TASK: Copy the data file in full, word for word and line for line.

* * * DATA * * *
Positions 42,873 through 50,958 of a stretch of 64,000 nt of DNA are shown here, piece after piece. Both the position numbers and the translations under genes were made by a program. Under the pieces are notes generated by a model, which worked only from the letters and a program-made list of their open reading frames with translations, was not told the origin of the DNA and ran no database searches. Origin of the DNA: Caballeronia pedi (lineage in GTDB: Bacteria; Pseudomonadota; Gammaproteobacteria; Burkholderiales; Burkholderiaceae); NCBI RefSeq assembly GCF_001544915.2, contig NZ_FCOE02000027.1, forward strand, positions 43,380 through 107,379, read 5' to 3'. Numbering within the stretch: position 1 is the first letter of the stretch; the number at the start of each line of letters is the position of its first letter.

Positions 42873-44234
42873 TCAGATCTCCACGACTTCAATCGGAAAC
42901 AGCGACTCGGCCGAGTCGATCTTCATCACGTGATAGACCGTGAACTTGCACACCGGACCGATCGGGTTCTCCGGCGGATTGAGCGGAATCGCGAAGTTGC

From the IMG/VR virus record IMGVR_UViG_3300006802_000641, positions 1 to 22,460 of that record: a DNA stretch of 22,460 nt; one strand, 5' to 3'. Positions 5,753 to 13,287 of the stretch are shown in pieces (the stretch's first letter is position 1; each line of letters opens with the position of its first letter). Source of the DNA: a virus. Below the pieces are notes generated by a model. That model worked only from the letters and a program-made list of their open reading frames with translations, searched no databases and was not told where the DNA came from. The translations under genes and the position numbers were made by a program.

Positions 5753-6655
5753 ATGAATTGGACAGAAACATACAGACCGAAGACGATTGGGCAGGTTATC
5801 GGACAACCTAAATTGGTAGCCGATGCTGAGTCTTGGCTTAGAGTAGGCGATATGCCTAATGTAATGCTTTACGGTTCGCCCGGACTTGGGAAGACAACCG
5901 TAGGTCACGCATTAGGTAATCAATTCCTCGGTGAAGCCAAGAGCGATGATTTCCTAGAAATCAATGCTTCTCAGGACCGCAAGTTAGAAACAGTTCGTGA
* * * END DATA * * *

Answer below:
Positions 42,873 through 50,958 of a stretch of 64,000 nt of DNA are shown here, piece after piece. Both the position numbers and the translations under genes were made by a program. Under the pieces are notes generated by a model, which worked only from the letters and a program-made list of their open reading frames with translations, was not told the origin of the DNA and ran no database searches. Origin of the DNA: Caballeronia pedi (lineage in GTDB: Bacteria; Pseudomonadota; Gammaproteobacteria; Burkholderiales; Burkholderiaceae); NCBI RefSeq assembly GCF_001544915.2, contig NZ_FCOE02000027.1, forward strand, positions 43,380 through 107,379, read 5' to 3'. Numbering within the stretch: position 1 is the first letter of the stretch; the number at the start of each line of letters is the position of its first letter.

Positions 42873-44234
42873 TCAGATCTCCACGACTTCAATCGGAAAC
42901 AGCGACTCGGCCGAGTCGATCTTCATCACGTGATAGACCGTGAACTTGCACACCGGACCGATCGGGTTCTCCGGCGGATTGAGCGGAATCGCGAAGTTGC

From the IMG/VR virus record IMGVR_UViG_3300006802_000641, positions 1 to 22,460 of that record: a DNA stretch of 22,460 nt; one strand, 5' to 3'. Positions 5,753 to 13,287 of the stretch are shown in pieces (the stretch's first letter is position 1; each line of letters opens with the position of its first letter). Source of the DNA: a virus. Below the pieces are notes generated by a model. That model worked only from the letters and a program-made list of their open reading frames with translations, searched no databases and was not told where the DNA came from. The translations under genes and the position numbers were made by a program.

Positions 5753-6655
5753 ATGAATTGGACAGAAACATACAGACCGAAGACGATTGGGCAGGTTATC
5801 GGACAACCTAAATTGGTAGCCGATGCTGAGTCTTGGCTTAGAGTAGGCGATATGCCTAATGTAATGCTTTACGGTTCGCCCGGACTTGGGAAGACAACCG
5901 TAGGTCACGCATTAGGTAATCAATTCCTCGGTGAAGCCAAGAGCGATGATTTCCTAGAAATCAATGCTTCTCAGGACCGCAAGTTAGAAACAGTTCGTGA